Here we find one bright hint, for it gives us a glimpse into a secret part of our being for which health and immortality are natural and native, uncorrupted by the mind and has the power and the will to enforce its law upon the mind as well as the body. This is perhaps one of the greatest boons that man has ever received — the boon of getting in touch with his soul, his inmost being, the inner healer and the unerring guide. Any talk of wholeness, integration, even physical health without including this soul principle is a mere waste and an exercise of digging a well in a desert and filling it with water from outside while the secret springs of water below remain untapped. To bring this part, now secret within us, to allow its full play in the physical, (as we shall see later) is to open the inner springs of true health so that health becomes a natural state and an attitude which by repeated impressions upon the mind and body forms into a habit of the being.
To seek, find and identify ourselves with this core of our being is then the first fundamental step towards a beautiful, healthy and wholesome living. There are several ways to approach this central entity in us which have been abundantly clarified in the writings of the Mother. No single method can be taken as hard and fixed for one and all. Yet, the fundamental thing is to seek it and seek it with all one’s ardour. The rest will naturally follow for one would soon discover that the seeker himself is the sought. All life can be a field of such a discovery and action and any particular method or technique has its value only so far as it helps the individual to get into touch with his core. But then a question arises whether at all there is a role of the elaborate systems of physical and mental culture that mankind has developed so far. The answer is a distinct ‘yes’ for nothing is meaningless, only things must have their right place.
The Role of Culture – Physical and Psychological
What then is the role of our outer modes of living and their relation with this true self in us? As we initially brought out, the science and art of healthful living is a two-fold process:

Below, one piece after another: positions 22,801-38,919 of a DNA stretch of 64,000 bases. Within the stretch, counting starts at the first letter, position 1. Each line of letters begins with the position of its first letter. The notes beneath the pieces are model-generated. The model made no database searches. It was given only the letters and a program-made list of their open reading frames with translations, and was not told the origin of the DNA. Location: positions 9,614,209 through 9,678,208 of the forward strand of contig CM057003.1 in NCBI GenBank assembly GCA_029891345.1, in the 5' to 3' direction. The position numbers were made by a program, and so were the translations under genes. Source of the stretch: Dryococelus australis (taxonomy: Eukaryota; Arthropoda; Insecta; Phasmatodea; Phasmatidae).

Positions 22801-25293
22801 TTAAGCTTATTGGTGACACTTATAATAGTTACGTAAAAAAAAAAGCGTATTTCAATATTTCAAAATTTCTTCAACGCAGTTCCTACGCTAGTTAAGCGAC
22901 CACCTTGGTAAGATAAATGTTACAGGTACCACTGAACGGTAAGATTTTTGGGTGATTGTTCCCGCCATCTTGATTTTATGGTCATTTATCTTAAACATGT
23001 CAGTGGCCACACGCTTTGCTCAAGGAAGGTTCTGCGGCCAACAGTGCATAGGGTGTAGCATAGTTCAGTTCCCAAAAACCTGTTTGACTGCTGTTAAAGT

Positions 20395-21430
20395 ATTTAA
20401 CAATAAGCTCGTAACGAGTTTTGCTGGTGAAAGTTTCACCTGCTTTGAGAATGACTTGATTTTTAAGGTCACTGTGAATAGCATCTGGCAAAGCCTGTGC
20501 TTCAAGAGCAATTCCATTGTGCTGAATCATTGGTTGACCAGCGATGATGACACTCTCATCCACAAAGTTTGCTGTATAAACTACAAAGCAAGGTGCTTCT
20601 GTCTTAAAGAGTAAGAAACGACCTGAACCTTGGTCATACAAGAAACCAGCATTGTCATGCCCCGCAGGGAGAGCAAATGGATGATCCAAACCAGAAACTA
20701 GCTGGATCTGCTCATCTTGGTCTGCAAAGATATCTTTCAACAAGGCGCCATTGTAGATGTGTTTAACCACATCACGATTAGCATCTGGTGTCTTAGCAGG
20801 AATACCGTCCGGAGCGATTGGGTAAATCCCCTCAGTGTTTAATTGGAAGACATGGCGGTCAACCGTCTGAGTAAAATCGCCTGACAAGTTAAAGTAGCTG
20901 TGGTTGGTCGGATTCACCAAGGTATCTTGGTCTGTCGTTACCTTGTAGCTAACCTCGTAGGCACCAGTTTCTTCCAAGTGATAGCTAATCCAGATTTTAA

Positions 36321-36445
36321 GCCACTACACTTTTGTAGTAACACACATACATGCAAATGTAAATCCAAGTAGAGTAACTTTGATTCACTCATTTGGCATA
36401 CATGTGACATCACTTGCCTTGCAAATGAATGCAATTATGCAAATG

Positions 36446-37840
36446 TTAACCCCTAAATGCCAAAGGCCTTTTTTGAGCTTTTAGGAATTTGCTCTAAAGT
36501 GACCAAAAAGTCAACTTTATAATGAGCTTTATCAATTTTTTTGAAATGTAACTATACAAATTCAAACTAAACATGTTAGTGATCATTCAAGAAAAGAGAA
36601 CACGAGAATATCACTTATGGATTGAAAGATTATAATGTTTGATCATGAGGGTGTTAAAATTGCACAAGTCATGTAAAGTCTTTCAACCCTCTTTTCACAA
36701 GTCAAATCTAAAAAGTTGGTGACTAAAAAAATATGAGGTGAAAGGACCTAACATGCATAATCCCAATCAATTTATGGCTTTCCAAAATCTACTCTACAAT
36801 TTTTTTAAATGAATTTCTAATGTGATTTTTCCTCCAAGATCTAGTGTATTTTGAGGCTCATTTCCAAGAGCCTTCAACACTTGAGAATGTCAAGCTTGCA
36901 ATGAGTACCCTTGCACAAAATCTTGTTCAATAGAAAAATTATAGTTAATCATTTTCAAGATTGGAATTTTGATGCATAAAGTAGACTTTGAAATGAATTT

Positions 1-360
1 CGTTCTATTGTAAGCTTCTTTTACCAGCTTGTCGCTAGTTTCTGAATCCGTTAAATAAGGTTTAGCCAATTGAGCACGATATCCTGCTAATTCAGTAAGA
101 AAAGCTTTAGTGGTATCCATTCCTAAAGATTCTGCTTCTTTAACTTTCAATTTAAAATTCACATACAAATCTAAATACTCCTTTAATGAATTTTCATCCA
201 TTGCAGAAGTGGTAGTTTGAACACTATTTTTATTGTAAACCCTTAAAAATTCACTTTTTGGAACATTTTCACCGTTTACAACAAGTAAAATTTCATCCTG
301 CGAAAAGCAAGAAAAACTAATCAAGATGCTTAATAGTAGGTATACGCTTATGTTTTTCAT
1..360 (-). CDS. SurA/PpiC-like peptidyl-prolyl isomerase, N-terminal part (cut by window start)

- To discover the psychic being and to identify with it is the first fundamental step. It means to live one’s life seeking it and for it.
- The second step is to live in and by it, i.e. to allow it to assume control of our life, our mind and body.
It is necessary therefore to link up this inmost psychic part — the soul to our body, life and mind, even to the most outward activity. The process can be regarded as akin to the fitting of a bulb to its source. There has to be a wiring to conduct the electricity of the inmost being with the filament strong enough to bear the ‘load’. It is here that a rational system of physical, emotional and mental culture can be extremely useful. It is precisely to make the body and mind more sensitive, more receptive, more supple and plastic and strong enough to receive, bear and transmit the psychic influence in our lives. Remove this psychic element and all culture becomes meaningless. If exercises alone were enough, most animals would be heavenly creatures since unconsciously they adopt the same postures that a hatha-yogin or sportsman does consciously. The same is equally true of emotional culture as art, music and poetry, as of mental culture through philosophy and meditation. All these techniques and many more can give capacity and strength but are not enough to achieve an Integral health when solely pursued for their own sake. Along with strength and capacity comes an important element: receptivity to the psychic influence. In other words, all human capacity has to be offered back and linked to the psychic consciousness in us so that we can add health to vigour and to strength the sweetness of the soul.